On February 14, Svoboda printed a story datelined Moscow, whose headline read: "Postyshev Struggles against Ukrainian Nationalists." According to the story, Postyshev believed that Skrypnyk had developed a plan for Ukrainian nationalism, including separating the nationalities question from that of the class struggle.
On February 19, Svoboda published a reprint from the Manchester Guardian about the moving of the capital of Ukraine from Kharkiv back to Kiev. Excerpts follow.
"This is much more than a measure of administrative convenience. There are, of course, good geographical reasons why the 'mother of all Russian cities' should return to its old status as the capital. It lies on the great river Dnieper well at the center of the 'black earth' agricultural region, on which the old prosperity of the Ukraine has always rested. Kharkiv, upon the other hand, lies close to the Ukraine's northeastern border. It has only two good qualifications as a capital. It is without historical traditions and it is remote from Russia's western frontier. Now that the Soviet government is on best terms with Poland, one of these reasons loses its old force. What of the other? Kiev is much more than the most ancient of all Russian cities. Its great 11th century cathedral, St. Sophia, and its cloisters have kept alive the influence on popular imaginations throughout Russia. Its wonder-working icons drew their millions of pilgrims before the revolution. Their power is gone, but the old city cannot lose its power. It is the spiritual center of Ukrainian nationalism, and Moscow is acutely conscious of the danger of Ukrainian nationalism.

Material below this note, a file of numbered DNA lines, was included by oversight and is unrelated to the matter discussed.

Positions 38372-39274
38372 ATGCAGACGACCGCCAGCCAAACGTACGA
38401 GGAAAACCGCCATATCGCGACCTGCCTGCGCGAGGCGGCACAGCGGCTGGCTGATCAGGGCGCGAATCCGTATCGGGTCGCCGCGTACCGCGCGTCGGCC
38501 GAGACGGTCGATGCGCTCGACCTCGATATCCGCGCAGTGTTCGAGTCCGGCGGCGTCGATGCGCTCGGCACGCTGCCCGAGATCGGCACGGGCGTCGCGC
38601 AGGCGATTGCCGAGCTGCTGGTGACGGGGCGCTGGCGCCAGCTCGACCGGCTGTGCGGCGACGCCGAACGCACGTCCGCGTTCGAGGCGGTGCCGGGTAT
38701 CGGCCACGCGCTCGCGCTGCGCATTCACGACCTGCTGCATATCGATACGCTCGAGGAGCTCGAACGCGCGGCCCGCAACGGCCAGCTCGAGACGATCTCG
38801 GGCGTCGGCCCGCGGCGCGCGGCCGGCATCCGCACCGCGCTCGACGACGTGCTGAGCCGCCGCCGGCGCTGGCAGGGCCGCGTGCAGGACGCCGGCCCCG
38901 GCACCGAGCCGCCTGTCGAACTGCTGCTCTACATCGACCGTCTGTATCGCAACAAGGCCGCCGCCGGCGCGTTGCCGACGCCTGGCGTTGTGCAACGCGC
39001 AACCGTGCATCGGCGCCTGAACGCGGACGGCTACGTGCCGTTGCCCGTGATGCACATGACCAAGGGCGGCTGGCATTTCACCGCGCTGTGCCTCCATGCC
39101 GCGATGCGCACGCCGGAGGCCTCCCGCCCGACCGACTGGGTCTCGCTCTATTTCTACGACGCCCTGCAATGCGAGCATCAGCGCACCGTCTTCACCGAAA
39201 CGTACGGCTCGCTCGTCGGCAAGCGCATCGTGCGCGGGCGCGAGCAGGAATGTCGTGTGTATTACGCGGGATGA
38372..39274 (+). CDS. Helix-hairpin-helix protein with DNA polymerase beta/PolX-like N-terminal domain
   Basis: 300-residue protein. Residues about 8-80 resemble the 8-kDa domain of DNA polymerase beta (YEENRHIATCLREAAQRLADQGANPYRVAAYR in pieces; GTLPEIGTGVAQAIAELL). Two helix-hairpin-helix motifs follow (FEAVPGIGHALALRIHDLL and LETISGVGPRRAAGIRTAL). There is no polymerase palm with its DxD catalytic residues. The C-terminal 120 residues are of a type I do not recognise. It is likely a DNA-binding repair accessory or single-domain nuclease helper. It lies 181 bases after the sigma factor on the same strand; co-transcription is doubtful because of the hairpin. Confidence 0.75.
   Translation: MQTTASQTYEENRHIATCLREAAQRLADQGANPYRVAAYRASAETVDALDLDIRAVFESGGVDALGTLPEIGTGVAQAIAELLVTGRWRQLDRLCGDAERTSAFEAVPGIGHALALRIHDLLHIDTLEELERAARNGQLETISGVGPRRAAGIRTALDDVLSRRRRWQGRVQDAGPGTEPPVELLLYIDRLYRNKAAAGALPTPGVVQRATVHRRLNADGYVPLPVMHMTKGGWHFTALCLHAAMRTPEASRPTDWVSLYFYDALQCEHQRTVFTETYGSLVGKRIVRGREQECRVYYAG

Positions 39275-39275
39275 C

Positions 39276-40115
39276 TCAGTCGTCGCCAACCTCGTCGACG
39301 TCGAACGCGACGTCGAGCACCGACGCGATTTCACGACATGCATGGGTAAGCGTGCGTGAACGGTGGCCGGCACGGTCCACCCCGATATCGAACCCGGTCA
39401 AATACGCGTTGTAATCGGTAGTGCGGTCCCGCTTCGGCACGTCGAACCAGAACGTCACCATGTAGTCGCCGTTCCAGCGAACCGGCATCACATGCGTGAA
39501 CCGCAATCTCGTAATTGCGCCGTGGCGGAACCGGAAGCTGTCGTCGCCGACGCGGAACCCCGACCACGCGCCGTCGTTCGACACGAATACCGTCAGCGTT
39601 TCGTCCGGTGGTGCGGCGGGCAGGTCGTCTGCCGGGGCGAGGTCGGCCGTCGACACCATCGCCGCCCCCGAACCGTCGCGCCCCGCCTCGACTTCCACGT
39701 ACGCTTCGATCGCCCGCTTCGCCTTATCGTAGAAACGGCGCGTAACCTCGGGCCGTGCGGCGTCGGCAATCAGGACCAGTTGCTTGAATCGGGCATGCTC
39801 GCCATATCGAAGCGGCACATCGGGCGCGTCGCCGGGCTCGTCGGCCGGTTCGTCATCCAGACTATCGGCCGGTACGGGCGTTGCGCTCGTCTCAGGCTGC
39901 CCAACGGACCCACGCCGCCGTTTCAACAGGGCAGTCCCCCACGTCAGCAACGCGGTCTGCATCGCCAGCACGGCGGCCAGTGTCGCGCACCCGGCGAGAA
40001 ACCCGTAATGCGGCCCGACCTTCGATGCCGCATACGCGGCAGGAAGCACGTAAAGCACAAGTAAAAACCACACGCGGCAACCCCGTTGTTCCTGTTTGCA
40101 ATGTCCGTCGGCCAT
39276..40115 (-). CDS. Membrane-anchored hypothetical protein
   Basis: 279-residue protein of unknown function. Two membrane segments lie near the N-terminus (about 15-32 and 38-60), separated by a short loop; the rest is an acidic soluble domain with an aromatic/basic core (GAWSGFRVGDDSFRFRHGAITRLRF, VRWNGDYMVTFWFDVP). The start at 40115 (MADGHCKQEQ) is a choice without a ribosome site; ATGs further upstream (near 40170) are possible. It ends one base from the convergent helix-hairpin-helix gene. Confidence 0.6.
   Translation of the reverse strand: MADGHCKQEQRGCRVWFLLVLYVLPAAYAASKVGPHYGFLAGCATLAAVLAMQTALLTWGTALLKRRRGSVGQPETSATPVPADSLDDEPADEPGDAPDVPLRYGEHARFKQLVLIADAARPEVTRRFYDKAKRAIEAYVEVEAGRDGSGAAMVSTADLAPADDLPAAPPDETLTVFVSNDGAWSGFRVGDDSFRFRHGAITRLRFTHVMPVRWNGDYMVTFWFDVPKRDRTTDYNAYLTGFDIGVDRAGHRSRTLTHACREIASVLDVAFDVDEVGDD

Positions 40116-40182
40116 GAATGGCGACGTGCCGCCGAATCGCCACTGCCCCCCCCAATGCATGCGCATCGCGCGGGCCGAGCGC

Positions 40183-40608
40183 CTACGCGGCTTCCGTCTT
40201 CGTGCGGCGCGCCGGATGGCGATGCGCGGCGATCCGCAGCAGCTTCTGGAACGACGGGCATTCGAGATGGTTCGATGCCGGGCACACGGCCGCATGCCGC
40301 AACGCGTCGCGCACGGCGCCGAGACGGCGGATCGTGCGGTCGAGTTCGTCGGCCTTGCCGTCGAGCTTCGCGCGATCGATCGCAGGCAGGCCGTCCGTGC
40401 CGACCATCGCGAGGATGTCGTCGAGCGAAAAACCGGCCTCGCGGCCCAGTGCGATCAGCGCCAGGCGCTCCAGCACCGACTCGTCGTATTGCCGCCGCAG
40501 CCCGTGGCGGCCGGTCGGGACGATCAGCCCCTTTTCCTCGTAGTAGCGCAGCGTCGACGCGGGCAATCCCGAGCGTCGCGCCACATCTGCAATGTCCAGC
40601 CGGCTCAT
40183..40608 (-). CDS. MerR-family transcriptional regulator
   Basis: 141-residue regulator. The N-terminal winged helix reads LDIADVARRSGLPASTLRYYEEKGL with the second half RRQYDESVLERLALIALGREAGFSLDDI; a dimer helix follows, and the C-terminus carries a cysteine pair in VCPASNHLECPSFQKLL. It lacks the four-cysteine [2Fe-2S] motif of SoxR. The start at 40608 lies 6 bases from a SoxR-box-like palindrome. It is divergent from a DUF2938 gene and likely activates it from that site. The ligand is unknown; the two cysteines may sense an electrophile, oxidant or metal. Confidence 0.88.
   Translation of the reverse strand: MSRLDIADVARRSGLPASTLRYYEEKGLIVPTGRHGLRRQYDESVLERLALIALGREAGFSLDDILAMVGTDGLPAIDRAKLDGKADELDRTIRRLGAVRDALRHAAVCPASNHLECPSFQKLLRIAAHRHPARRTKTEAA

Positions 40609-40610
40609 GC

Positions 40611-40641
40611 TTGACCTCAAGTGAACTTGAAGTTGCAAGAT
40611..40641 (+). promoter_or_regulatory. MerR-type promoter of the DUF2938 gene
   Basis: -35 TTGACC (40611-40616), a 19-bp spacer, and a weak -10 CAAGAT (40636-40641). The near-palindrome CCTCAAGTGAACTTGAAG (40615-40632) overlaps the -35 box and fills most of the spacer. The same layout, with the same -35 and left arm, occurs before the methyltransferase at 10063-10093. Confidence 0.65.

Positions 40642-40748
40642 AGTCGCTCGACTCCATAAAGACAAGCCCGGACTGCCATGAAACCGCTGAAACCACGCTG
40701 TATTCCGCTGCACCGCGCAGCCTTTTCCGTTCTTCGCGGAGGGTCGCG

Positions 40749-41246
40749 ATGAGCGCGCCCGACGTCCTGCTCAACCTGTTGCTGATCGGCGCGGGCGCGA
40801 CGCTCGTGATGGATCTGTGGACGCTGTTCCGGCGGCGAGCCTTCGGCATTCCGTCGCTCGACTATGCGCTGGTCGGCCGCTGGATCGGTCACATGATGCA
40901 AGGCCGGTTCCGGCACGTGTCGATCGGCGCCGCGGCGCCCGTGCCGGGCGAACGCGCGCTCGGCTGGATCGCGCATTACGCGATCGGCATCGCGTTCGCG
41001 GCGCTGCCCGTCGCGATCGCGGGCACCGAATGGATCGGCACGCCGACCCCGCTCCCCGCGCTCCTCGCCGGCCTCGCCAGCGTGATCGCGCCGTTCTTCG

"The recent party and administrative purges have shown the strength of this half-conscious movement against Moscow. The peasants of the Ukraine have suffered more than any other from the ruthless process of collectivization; their inarticulate resistance could be crushed, but the more dangerous propaganda of the petty bourgeois in the peoples' commissariats is the harder to stamp out. Hence, the most drastic measure to purify Ukrainian administration during 1932 and 1933. Poland is faced with the same problem in Galicia and has been 'solving it' by comparable measures. The restoration of the capital to Kiev will make it easier for the rulers of the Ukraine to cooperate with the Poles."
On February 9, The Ukrainian Weekly printed an appeal on behalf of starving Ukrainians. It read, in part: "The Relief Committee for the Starving Ukrainians is making a special appeal to the Young American Ukrainians to join them in their humanitarian work. We know that all young Ukrainians are enthusiastic and willing to help in any worthy cause, but often do not know just what procedure to take." The appeal was issued by the Ukrainian National Women's League of America, proposing a plan to sell raffle tickets to make money, which would be sent to aid brothers and sisters in Ukraine.
The following week The Ukrainian Weekly editorial stressed the importance of youth taking part in the drive. Titled "A Good Example," the editorial pointed out that the chairperson of the UNWLA drive was Dr. Nellie Pelechovitch, someone of the young generation who was born and raised in America and was currently practicing medicine in New York. The editorial urged young people to give the drive their most active support.
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Around the world:
Austrian chancellor Engelbert Dollfuss took a strong position against the Nazis. A Christian Socialist, he enacted measures against the Social Democrats who offered to cooperate on moderate terms against the Nazis. Dollfuss rejected their offer and the Socialists resisted by force. They were crushed in a battle which broke out February 12 and lasted for several days with heavy casualties. Many socialists were thrown into concentration camps and the movement was driven underground.
Copyright © The Ukrainian Weekly, October 23, 1983, No. 43, Vol. LI